& "C:\Scripts\Autorun.ps1" -name "Calculator" -run "calc.exe" -description "Calculator" 

The -allusers flag can be used with any of the above to make them operate for all users but the user running the script must have administrative rights.

When creating an autorun item in the file system, the icon for the shortcut can be specified via the -icon option.

Deletions will prompt for confirmation unless you specify -Confirm:$false and it will also prompt for confirmation when creating a new entry if the name of the entry already exists.

Specifying -verify will generate an error if the executable does not exist when creating a new entry.

If you are on a 64 bit system then you can specify the -wow6432node option when using -registry to work in the wow6432node area of the registry.

Exporting validated shortcuts to CSV file

In a recent Citrix XenApp 7.x consulting engagement, the customer wanted to have a user’s start menu on their XenApp desktop populated entirely via shortcuts created dynamically at logon by Citrix Receiver. Receiver has a mechanism whereby a central store can be configured to be used for shortcuts such that when the user logs on, the shortcuts they are allowed are copied from this central share to their start menu. For more information on this see https://www.citrix.com/blogs/2015/01/06/shortcut-creation-for-locally-installed-apps-via-citrix-receiver/

Before not too long there were in excess of 100 shortcuts in this central store so to check these individually by examining their properties in explorer was rather tedious to say the least so I looked to automate it via good old PowerShell. As I already had logon scripts that were manipulating shortcuts, it was easy to adapt this code to enumerate the shortcuts in a given folder and then write the details to a csv file so it could easily be filtered in Excel to find shortcuts whose target didn’t exist although it will also output the details of these during the running of the script.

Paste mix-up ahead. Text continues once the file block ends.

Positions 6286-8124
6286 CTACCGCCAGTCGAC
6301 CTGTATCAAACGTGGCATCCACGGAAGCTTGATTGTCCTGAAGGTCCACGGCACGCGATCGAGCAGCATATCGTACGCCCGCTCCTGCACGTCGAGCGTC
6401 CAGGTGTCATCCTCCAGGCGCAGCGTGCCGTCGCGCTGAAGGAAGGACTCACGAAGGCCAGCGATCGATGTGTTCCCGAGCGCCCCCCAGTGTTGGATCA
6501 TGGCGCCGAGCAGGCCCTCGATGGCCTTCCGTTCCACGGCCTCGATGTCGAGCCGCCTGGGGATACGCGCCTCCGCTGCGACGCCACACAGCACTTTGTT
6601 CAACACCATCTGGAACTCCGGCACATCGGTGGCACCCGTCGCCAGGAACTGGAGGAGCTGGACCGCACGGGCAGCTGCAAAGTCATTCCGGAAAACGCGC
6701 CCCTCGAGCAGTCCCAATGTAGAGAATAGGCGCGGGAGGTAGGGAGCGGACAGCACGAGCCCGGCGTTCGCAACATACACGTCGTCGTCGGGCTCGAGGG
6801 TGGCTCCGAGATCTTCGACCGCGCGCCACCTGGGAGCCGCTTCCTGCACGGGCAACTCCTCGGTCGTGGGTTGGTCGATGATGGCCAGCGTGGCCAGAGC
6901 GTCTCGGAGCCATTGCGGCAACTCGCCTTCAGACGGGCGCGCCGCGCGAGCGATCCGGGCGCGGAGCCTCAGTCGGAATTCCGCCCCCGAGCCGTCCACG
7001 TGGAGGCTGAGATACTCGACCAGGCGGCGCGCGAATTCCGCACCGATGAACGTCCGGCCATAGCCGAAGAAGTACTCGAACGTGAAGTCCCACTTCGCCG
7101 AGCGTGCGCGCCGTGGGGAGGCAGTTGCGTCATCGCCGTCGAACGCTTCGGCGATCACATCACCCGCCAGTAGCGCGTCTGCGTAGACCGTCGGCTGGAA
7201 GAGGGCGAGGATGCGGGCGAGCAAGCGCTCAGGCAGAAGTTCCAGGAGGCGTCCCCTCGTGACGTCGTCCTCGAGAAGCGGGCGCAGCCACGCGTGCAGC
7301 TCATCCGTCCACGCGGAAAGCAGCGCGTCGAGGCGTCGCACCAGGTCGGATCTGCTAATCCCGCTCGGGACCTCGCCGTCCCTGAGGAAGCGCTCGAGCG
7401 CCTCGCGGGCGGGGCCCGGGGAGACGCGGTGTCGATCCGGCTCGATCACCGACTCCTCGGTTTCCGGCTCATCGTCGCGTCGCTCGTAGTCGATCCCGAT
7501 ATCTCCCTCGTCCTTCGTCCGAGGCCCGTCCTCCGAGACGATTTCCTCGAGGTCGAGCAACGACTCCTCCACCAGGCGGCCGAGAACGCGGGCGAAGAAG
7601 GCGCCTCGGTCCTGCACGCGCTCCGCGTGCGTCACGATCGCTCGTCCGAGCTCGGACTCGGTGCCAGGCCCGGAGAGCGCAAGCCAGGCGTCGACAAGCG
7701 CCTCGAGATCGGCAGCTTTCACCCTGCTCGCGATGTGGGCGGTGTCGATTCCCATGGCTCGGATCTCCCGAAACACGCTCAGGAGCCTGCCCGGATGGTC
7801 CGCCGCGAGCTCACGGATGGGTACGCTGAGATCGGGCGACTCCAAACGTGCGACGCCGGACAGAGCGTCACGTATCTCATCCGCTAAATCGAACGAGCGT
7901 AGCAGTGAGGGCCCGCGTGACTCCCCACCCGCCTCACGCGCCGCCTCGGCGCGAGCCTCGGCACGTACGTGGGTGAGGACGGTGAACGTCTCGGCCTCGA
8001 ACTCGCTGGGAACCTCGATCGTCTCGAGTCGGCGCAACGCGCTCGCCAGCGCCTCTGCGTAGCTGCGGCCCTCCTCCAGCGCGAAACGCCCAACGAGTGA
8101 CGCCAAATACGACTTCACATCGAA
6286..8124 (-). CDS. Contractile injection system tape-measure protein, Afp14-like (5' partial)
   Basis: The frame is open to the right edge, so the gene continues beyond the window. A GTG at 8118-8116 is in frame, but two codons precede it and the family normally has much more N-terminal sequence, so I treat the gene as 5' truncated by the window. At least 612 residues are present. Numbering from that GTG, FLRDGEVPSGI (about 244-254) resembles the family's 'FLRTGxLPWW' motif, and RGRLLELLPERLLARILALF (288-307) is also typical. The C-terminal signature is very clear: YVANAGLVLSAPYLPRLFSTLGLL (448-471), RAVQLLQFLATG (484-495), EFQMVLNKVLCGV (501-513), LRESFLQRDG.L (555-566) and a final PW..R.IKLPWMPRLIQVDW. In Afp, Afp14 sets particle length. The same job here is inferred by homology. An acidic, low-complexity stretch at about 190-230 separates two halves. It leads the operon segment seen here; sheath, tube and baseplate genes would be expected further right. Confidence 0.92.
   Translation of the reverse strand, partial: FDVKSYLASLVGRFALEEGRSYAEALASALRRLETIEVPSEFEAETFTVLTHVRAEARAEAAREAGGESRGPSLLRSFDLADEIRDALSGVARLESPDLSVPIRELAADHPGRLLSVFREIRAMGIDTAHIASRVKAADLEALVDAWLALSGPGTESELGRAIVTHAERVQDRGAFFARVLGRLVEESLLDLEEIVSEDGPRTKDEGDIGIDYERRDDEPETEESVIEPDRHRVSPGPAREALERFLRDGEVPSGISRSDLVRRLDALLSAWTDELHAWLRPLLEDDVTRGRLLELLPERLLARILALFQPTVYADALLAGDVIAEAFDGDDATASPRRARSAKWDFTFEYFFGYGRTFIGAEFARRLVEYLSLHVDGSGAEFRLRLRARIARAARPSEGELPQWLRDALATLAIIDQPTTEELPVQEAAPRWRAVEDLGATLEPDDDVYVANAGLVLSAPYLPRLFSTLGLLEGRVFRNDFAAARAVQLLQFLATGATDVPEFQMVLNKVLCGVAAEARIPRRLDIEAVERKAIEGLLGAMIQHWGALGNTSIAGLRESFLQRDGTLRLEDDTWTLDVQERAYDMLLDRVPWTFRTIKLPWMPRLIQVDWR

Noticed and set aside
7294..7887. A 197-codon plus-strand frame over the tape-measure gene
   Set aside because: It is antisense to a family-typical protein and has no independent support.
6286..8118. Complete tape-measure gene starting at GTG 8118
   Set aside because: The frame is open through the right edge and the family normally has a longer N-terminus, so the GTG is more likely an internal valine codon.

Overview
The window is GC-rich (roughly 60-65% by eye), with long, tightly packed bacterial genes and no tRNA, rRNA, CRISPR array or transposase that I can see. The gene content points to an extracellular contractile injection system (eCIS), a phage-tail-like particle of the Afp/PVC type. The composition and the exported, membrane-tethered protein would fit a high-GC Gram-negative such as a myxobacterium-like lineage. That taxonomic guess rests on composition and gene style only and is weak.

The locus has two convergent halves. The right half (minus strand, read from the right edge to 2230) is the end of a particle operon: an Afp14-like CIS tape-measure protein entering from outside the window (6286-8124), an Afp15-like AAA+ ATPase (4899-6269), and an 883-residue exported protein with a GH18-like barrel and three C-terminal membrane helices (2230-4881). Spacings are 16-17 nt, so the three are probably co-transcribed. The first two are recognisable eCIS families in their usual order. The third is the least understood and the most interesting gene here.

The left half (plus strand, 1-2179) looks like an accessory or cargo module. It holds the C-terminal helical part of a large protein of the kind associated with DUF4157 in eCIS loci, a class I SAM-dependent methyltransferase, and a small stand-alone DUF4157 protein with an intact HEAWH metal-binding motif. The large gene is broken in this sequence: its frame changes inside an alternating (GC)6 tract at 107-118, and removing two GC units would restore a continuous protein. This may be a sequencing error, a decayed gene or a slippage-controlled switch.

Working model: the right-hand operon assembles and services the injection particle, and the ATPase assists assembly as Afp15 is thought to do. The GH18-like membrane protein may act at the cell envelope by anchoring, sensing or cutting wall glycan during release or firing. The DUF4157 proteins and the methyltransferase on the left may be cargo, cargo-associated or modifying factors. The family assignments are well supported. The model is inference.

I then realised that the script could have more uses than just this, for instance to check start menus on desktop machines so decided to share it with the wider community.

The get-help cmdlet can be used to see all the options but in its simplest form, just specify a -folder argument to tell it where the parent folder for the shortcuts is and a -csv with the name of the csv file you want it to write (it will overwrite any existing file of that name so be careful).

It can also check that the shortcut’s target exists on a remote machine. For instance, you can run the script on a Citrix Delivery Controller but have it check the targets on a XenApp server, via its administrative shares, by using the -computername option.

If you run it on a XenApp server with the “PreferTemplateDirectory” registry value set, use the -registry option instead of -folder and it will read this value from the registry and use that folder.

If you’re running it on a desktop to check that there are no bad shortcuts in the user’s own start menu, whether it is redirected or not, or in the all users start menu then specify the options -startmenu or -allusers respectively.

Finally, it can email the resultant csv file via an SMTP mail server using the -mailserver and -recipients options.

The script is available for download here.